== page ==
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Hague v. Committee for Industrial Organization, 307 U.S. 496 (1939) http://supreme.justia.com/us/307/496/case.html This case involved the freedom of assembly as it has to do with controlling whether or not a certain group could meet in public places. The mayor of Jersey City wanted to stop labor meetings from occurring, and so he used a city ordinance about Communist groups to try and forbid them to gather.
While trying his best to make sense of the lecture, he became frustrated and yelled “Fuck history. I hate history and all this bullshit. I don’t even know why we need to learn this shit. I am damn sure that our government is bunch of corrupt fools.” Entire class burst into laughter except our history teacher.
Freedom of expression not only encompasses the rights to freedom of speech and freedom of the press, but also the right to assemble as well as to appeal to the government in case of complaints. The First Amendment, which was implemented in 1791, stated that the congress would not create any law respecting formation of religion, or barring the open exercise thereof; or shortening the openness of speech, or of the press; or the moral of the citizens peaceably to collect, and to request the Government for a redress of complaints.
On the surface, this Amendment seems to provide a lot of benefits to the American society. For example: media has the freedom to provide information to the citizens of US, and the citizens of US are free to fight for their rights that might be violated by the government through changes in constitution.
Congress shall make no law respecting an establishment of religion, or prohibiting the free exercise thereof; or abridging the Freedom of Speech or of the press; or the right of the people peaceably to assemble, and to petition the government for a redress of grievances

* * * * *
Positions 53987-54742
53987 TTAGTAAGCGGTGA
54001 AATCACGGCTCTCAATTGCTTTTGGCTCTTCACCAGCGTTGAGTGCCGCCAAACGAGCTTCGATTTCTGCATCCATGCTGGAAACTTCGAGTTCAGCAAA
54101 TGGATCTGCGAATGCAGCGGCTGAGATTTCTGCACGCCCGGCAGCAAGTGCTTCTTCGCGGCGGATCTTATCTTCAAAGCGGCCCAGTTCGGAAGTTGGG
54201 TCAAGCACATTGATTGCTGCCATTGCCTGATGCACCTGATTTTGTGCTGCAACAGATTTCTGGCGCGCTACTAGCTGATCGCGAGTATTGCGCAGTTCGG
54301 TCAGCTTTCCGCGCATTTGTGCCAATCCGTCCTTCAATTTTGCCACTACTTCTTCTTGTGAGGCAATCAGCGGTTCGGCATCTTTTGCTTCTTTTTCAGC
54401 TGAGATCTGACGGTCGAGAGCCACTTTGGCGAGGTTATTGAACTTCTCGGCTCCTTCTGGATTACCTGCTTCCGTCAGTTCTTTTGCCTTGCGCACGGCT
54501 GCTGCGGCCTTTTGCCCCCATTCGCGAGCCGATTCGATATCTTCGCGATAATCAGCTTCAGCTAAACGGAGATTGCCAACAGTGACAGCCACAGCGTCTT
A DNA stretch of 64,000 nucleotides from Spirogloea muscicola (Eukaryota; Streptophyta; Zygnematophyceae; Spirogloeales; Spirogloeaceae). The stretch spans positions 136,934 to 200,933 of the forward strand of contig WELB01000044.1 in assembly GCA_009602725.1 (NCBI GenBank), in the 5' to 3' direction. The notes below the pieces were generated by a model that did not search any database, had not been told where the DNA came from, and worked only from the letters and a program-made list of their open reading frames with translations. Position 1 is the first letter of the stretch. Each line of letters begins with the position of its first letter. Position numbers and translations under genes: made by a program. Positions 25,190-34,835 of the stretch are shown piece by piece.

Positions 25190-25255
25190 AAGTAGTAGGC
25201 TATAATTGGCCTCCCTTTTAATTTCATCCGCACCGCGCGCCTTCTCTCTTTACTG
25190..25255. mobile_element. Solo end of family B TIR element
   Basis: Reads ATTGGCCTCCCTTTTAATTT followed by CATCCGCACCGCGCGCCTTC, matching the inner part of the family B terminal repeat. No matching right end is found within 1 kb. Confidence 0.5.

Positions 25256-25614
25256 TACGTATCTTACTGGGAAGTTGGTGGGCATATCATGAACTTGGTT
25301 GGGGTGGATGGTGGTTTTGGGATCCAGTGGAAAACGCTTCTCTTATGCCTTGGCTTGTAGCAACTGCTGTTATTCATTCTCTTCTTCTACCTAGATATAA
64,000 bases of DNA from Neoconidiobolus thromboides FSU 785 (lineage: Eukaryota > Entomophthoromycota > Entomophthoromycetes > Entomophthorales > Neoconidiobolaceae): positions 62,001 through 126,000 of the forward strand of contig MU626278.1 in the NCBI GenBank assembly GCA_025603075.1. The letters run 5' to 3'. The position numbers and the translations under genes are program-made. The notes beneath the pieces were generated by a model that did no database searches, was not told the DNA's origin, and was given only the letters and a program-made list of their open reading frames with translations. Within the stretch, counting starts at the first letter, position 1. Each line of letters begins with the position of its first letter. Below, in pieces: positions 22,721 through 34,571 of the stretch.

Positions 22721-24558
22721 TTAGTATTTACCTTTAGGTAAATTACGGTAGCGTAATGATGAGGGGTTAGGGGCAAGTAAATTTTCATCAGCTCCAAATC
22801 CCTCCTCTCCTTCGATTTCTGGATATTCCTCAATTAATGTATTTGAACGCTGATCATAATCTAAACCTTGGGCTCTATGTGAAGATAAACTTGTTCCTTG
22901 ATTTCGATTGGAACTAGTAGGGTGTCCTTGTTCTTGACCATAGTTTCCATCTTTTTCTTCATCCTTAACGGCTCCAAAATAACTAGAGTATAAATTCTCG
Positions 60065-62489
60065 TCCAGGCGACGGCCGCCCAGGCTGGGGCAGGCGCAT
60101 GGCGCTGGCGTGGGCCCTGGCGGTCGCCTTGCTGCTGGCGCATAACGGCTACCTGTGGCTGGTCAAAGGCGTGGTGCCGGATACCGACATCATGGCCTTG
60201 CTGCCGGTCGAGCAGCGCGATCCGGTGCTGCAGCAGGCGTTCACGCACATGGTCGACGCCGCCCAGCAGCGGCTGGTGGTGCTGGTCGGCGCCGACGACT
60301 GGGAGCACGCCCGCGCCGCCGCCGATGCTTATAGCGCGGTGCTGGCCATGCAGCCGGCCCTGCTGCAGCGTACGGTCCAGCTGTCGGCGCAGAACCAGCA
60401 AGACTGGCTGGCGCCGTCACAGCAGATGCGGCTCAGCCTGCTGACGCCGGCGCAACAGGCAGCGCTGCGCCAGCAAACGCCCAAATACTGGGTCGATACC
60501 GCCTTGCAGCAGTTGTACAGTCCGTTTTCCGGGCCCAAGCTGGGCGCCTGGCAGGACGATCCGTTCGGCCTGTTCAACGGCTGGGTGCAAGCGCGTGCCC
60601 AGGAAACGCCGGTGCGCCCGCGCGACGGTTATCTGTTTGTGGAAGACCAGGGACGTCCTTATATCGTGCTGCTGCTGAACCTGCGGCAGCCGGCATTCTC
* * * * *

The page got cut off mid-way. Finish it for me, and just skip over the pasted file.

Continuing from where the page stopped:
The new American settlers brought with them a desire for democracy and openness. They left behind a history of tyranny and official control of information. Using this experience as their guide, the constitutional fathers wrote into their new Constitution a Bill of Rights, which contained the First Amendment.
According to them, the Congress must pass on legislation to chop off the amount of spam. 2 Spam messages are used to flood e-mailboxes, all over the internet. They sell everything that can be from sex to education. It is communicated with the internet users either by sending bulk of mails or through the posting of newsgroups, carrying to the internet mailing list.
It gives them the right to make public opinions, news and information without any meddling from the government. It grants people the right to gather and march in public, demonstrate, protest and carry signs to express their
This case involves the complaint to a mass mailer of sexually explicit pamphlets. It is part of an advertising campaign to sell books. But those who received them became angry and offended. So they filed a